‘Lunchbox’ peppers: Harvest of the Month | TheUnion.com

‘Lunchbox’ peppers: Harvest of the Month

Submitted by Elizabeth Peterson
Sierra Harvest
Peppers have been named October’s ‘Harvest of the Month’ at Sierra Harvest.
Getty Images/iStockphoto | iStockphoto

Not only is October a most bountiful time of year for the local farms and farmers, but it is also National Farm to School Month.

In celebration, students from 22 local elementary schools tasted sweet and flavorful ‘Lunchbox’ peppers as part of Sierra Harvest’s Farm-to-School program.

Farm-to-School provides monthly “Harvest of the Month” tastings of local, seasonal, featured produce to nearly 6,700 students in Nevada County.

In addition, both Nevada Joint Union High School District and Grass Valley School District featured ‘Lunchbox’ peppers in their school lunch menus including: salad bar additions, veggies and dip, and pasta with peppers, tomatoes, and basil.

These menu items were featured as part of California Thursdays, a campaign focused on bringing more fresh, California-grown produce into our local school meals.

JSM Organics provided the tasty and sweet mini-sized pepper treats. Nestled within the ocean- facing hills and moderate climate of Monterey County, JSM Organics was established in 2010.

They pledge to produce accessible and affordable organic food, to operate with integrity, provide education about their CCOF certified organic products, to respect people and the planet, and to value teamwork.

Javier Zamora, the founder of JSM Organics, grew up farming in Mexico. He went to college at age 41, and then started his own farm here in California. You can find Javier’s strawberries, avocados, jicama and peppers at the BriarPatch Co-op, where he delivers fresh produce each week.

Peppers can be sweet, spicy, large or small and are grown all over the world in temperate areas. Nutritionally, they’re a powerhouse.

Here are some perfect pepper points to ponder:

There are nearly 2,000 varieties of peppers grown in the world and they are grouped into two categories: hot (or chili) peppers and sweet peppers.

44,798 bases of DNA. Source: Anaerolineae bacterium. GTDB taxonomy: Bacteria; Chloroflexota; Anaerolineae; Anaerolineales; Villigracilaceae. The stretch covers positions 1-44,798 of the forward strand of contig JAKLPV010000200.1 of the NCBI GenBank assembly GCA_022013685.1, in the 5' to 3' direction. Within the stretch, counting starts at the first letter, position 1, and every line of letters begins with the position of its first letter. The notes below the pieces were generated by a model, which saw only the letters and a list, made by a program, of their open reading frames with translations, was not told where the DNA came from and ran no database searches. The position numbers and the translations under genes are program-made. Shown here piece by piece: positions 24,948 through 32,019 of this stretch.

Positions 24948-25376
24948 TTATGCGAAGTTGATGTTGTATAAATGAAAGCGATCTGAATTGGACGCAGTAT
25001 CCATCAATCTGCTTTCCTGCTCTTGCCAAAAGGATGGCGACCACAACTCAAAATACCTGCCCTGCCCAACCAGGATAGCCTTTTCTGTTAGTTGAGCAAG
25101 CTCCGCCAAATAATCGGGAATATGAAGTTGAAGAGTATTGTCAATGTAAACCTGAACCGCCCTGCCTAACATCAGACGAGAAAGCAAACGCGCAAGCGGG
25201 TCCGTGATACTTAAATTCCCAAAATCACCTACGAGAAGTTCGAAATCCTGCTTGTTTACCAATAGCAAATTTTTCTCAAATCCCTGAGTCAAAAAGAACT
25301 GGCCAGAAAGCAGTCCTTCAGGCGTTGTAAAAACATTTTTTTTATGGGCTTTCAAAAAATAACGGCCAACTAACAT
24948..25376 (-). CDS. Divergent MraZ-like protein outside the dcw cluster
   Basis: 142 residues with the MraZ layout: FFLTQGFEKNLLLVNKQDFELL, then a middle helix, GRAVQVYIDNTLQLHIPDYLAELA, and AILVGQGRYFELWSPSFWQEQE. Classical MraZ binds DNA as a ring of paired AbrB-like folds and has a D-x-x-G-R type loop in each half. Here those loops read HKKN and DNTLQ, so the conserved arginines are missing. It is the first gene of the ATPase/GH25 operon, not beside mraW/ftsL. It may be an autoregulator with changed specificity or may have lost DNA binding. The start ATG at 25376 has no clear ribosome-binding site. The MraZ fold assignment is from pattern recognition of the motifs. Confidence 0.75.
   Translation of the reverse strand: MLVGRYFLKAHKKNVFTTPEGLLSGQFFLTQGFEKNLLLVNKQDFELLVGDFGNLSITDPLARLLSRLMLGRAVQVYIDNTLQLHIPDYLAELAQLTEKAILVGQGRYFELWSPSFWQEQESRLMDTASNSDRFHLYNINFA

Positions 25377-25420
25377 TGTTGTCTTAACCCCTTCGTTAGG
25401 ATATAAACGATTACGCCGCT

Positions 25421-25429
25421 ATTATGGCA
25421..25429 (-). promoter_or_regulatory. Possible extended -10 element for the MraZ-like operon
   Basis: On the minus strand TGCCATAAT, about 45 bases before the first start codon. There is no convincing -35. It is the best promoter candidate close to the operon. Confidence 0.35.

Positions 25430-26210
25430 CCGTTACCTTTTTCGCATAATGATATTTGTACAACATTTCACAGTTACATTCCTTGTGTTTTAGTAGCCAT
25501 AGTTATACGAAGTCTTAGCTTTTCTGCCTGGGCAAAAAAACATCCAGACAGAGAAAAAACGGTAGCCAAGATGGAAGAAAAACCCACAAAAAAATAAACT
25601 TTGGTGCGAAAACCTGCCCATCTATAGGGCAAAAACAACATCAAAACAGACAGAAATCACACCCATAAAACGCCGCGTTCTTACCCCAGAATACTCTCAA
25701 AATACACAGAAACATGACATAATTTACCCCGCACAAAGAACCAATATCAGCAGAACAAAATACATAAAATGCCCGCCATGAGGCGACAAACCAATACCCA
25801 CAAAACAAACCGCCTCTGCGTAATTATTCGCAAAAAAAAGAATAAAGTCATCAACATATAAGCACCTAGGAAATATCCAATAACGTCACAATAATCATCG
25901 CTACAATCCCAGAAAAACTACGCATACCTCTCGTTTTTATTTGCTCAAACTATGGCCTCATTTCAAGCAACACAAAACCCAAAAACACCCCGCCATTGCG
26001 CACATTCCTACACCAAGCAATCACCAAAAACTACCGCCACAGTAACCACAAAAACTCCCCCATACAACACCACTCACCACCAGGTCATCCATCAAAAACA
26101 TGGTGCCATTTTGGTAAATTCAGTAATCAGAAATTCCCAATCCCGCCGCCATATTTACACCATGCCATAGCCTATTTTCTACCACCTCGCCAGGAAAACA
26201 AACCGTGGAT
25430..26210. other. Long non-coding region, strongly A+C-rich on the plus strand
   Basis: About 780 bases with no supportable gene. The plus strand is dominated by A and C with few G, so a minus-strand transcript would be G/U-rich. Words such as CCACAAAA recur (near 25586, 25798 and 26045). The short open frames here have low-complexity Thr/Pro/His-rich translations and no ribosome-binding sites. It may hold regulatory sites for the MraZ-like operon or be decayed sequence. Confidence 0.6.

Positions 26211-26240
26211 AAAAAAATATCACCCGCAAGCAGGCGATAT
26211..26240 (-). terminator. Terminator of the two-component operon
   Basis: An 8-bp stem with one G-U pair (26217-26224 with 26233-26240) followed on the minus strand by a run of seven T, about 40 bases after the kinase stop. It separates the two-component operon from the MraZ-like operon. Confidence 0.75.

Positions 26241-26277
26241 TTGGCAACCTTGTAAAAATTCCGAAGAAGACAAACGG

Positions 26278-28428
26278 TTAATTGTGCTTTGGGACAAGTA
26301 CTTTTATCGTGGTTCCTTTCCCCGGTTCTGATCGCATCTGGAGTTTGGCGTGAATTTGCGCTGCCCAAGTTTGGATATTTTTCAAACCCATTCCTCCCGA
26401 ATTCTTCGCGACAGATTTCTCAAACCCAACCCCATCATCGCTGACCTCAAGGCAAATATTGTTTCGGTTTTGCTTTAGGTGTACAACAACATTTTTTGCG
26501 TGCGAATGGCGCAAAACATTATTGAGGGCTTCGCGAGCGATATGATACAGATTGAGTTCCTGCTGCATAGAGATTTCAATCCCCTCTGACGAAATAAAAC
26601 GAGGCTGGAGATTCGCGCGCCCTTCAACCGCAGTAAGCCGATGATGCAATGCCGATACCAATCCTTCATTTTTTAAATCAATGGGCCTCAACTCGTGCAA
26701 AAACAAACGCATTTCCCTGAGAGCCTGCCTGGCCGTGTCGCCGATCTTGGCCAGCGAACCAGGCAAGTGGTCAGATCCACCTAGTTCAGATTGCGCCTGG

The most popular type of pepper in the United States is the green bell pepper.

Since peppers have seeds and come from flowering plants, they are actually a fruit. However, members of the culinary world consider peppers to be a vegetable.

One fresh medium-sized hot, green chile pepper has as much Vitamin C as six oranges.

As peppers mature (become more red), their taste becomes sweeter and milder.

The amount of heat in a hot pepper depends on the type of pepper it is and the soil and climate it’s grown in. Larger peppers are usually milder than smaller peppers.

In 1912, Wilbur Scoville created the Scoville Scale to determine the ‘hotness’ of a pepper. Peppers range from the happy Bell Pepper at 0 ‘hotness’ to such peppers as the Komodo Dragon, The Viper, The Scorpion Butcher, and the Carolina Reaper.

According to the Guinness Book of World Records the ‘Carolina Reaper’ Pepper is currently the hottest pepper in the world and rates at an average of 1,569,300 Scoville Heat Units.

Peppers were given their name by Christopher Columbus and Spanish explorers who were searching for peppercorn plants to make black pepper. Columbus took samples of a wide variety of peppers back to Europe and they promptly became quite popular.

Spicy peppers burn calories by triggering a thermodynamic burn in the body, which speeds up the metabolism.

Capsaicinoids (the chemical that makes chile peppers hot) is used in muscle rubs and patches for sore and aching muscles.

Peppers are delicious sautéed, roasted on a sandwich, as an addition to salads and, of course, as a healthy snack.

Here’s a perfect pepper recipe just in time for the cooler days of fall.

Stuffed Pepper Soup: Skinnytaste.com

Servings: 6 • Size: about 1 1/2 cups soup, 1/2 cup rice • Points + : 7 pts • Smart Points: 7

Calories: 261 • Fat: 5 g • Carb: 37.5 g • Fiber: 5 g • Protein: 17.6 g • Sugar: 6 g

Sodium: 606 g (without salt)

Bell peppers, chopped tomatoes and lean ground beef are simmered in broth with onions and garlic, then topped with brown rice – everything you love about stuffed peppers, in a soup!

Ingredients:

3 cups cooked brown rice (omit for paleo diet)

1 lb. lean ground beef

1/2 cup chopped green bell pepper

1/2 cup chopped red bell pepper

1 cup finely diced onion

3 cloves garlic, chopped

2 cans (14.5 oz each) cans petite diced tomatoes

1 3/4 cups tomato sauce

2 cups chicken broth

1/2 tsp dried marjoram

salt and fresh pepper to taste

Directions:

In a large pot or dutch oven, brown ground meat on high heat and season with salt. Drain fat if any, reduce heat to medium-low, then add peppers, onions and garlic. Cook about 5 minutes on low heat.

Add: tomatoes, tomato sauce, chicken broth, marjoram and season with salt and pepper to taste. Cover and simmer on low heat for 30 minutes. Serve about 1 1/2 cups of soup in each bowl and top with 1/2 cup cooked brown rice. Makes about 9 1/2 cups


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